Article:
High spirits, low oink
Sacramento, CA 95816
Let’s talk about the painting at the Shady Lady Saloon. You know the one: the large painting by Ryan Seng depicting a trio of topless women in the foreground. You’ve seen it, but have you ever really looked at it? My eyes are magnetically drawn to it, and each time look, I see something new. Once you get past the three pairs of breasts, one of which has a crying Christ tattoo betwixt, you will see other elements, including a blindfolded tiger, a weasel-like panther (or a pantherlike weasel) eating a human arm, a dude busting a tree pose in the corner, and some sort of bike riot occurring outside. All rendered with a sense of perspective that would make Grandma Moses proud.
Luckily, if you can tear your eyes away from the painting, your senses will be equally stimulated by the food and drink.
So many bars try to do bar snacks, and so many fail at this seemingly simple task. The Shady Lady, however, nails it, with surprising tweaks to the form. The fried green tomatoes are punched up with a tarragon rémoulade that makes me bemoan the dearth of this finest of fine herbs on local menus. The house-made pork rinds dramatically snap, crackle and pop when dipped into the assertively fishy sauce. The huge charcuterie board is more like a groaning board, stocked with abundant regional meats and cheeses and is best split between three or four people. The pickle plate looks like Peter Rabbit’s dream, all teeny turnips and tangy carrot chunks. A buttery pretzel knot is a head-scratching addition, but a welcome one: Offer four of these as an appetizer with a side of mustard, and I will swear off (my guilty pleasure) Pretzel Time for life.
The steak salad can serve as dinner: Juicy slices of medium-rare steak are arrayed on an abundance of arugula and greens, dressed with an apricot vinaigrette (the dressing changes seasonally) that avoids the syrupy sweetness of many fruit dressings. The Lady has a way with beef and arugula: The thin slices of warm beef in the French dip wilt the arugula and the au jus soaks into the nooks and crannies of the flour-dusted ciabatta. The burger that comes topped by a perfect, thick slice of heirloom tomato reveals another of those little touches that shows the attention to detail paid by chef Kevin Ritchie.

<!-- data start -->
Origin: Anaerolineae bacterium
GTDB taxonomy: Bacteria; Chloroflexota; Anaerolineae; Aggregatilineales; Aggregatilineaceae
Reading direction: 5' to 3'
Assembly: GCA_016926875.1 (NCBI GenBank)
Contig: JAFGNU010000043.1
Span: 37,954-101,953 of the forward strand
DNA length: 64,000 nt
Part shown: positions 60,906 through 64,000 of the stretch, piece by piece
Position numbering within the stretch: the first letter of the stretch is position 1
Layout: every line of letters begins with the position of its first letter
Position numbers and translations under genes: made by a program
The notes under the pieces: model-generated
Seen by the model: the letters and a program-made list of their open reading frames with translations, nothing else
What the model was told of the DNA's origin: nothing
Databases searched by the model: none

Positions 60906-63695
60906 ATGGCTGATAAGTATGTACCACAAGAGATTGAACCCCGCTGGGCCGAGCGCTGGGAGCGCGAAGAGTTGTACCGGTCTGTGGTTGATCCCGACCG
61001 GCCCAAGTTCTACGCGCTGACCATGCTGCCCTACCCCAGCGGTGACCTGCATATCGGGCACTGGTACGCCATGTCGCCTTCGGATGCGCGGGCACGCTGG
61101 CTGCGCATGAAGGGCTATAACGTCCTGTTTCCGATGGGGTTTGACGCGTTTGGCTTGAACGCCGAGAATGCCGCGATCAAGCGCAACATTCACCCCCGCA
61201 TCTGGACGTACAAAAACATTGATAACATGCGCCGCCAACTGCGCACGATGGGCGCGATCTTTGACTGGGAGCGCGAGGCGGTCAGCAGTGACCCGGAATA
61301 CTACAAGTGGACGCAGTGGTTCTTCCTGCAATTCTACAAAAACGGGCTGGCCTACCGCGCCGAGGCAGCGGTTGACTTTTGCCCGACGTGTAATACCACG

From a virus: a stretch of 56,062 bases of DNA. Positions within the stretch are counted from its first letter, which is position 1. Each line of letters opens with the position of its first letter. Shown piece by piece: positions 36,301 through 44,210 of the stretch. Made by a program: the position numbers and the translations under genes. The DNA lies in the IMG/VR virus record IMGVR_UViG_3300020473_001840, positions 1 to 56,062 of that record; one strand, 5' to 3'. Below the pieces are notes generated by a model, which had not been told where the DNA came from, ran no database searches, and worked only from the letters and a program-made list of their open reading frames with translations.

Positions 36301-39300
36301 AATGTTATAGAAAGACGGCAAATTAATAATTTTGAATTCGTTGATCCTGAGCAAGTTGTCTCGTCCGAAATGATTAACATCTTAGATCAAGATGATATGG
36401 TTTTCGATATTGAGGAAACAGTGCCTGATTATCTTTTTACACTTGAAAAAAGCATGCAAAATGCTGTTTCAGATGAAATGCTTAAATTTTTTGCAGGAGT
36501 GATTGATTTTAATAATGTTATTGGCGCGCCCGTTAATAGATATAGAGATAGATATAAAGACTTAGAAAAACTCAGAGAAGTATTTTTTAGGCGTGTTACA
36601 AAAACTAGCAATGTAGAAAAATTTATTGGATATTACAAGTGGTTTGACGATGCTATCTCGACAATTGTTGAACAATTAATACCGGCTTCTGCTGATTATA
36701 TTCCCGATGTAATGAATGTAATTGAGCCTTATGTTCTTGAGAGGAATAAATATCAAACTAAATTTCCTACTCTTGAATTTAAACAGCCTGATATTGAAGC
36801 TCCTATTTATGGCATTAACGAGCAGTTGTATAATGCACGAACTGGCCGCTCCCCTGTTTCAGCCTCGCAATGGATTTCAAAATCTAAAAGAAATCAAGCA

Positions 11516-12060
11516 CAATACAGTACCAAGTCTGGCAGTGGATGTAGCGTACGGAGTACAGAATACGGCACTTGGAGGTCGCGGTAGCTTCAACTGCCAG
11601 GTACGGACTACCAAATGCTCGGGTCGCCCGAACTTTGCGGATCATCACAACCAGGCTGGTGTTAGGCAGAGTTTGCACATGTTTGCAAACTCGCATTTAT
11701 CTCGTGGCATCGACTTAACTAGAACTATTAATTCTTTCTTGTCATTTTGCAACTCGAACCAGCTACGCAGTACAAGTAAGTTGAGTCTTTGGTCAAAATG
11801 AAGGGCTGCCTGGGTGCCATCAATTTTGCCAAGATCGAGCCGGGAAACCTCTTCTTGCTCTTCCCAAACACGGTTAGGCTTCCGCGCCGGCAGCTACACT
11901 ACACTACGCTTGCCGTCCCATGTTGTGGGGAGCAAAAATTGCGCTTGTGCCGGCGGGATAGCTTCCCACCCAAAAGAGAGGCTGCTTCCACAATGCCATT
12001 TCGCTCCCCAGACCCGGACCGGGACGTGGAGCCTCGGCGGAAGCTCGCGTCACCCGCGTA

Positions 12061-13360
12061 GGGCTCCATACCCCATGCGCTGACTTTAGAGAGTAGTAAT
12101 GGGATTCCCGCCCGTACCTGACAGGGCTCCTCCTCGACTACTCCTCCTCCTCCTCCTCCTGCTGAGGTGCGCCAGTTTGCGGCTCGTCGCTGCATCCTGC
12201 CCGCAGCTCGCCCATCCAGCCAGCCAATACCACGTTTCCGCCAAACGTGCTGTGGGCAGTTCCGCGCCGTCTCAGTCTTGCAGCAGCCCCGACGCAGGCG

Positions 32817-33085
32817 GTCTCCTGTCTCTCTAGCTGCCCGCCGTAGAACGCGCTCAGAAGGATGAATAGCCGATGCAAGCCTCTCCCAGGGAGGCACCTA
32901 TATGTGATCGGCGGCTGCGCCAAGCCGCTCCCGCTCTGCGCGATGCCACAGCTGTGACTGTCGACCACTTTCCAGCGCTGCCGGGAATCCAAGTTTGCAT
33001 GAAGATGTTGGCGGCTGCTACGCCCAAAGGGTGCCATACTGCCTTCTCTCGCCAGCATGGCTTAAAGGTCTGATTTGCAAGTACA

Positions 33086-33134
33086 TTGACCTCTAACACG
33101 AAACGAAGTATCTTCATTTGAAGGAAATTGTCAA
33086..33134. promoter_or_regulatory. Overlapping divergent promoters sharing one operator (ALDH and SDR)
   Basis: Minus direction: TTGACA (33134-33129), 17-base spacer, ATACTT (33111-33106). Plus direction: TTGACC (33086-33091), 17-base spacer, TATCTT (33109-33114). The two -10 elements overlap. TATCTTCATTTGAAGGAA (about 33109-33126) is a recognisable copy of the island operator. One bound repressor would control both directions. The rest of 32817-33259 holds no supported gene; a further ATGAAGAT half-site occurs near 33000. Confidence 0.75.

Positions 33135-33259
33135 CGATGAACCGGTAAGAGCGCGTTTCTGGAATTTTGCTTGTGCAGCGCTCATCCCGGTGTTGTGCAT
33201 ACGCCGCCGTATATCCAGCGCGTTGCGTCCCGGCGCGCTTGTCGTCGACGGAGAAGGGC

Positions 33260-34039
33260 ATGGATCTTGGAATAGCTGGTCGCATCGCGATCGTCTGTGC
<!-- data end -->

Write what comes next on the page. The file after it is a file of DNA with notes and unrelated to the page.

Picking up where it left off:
When queried about the proper pronunciation of “porchetta” our tattooed, efficient server (a description that fits most of the staff) sings out “Por-ketta!” in a passable Italian accent. The pork in the sandwich is absent the expected strips of fat or herbal flavors, as well as any hint of oinky flavor—the strongest note is Dijon mustard.
Elsewhere, the deconstructed fried-chicken entree left me wishing for the reconstructed eat-with-your-hands kind offered so rarely. Here, ho-hum strips of breaded breast meat are interspersed with that novelty dish that is the bane of modern menus—deep-fried mac ‘n’ cheese. The smoky pile of dry fish meat on the house-made corn tortillas needs a lash of Baja-style sauce.
Generally excellent, the quality of Shady Lady’s classic cocktails waver from bartender to bartender. On one visit, a Horse’s Neck (made with spicy house-made ginger syrup and bourbon) satisfyingly stings. On another, the sugar overpowers, and on a third, the drink packs a bourbon wallop. At one point, a Pimm’s Cup has to be sent back, because it seems the ginger has been completely forgotten; the server confirms my suspicion.
The cocktail list also veers from the classics with a list of bartender-created drinks with unusual, but wisely considered flavor combinations: cilantro and tequila, blackberry and thyme, and the surprisingly sublime mixture of celery and pineapple.
I love to while away a languorous afternoon on the Shady Lady patio after a bite or two inside, chatting and ordering “just one more” drink that turns into two or three. Not only is the patio comfortable, but the painting is safely inside, so that I can concentrate on the well-oiled conversation and the cocktail before me.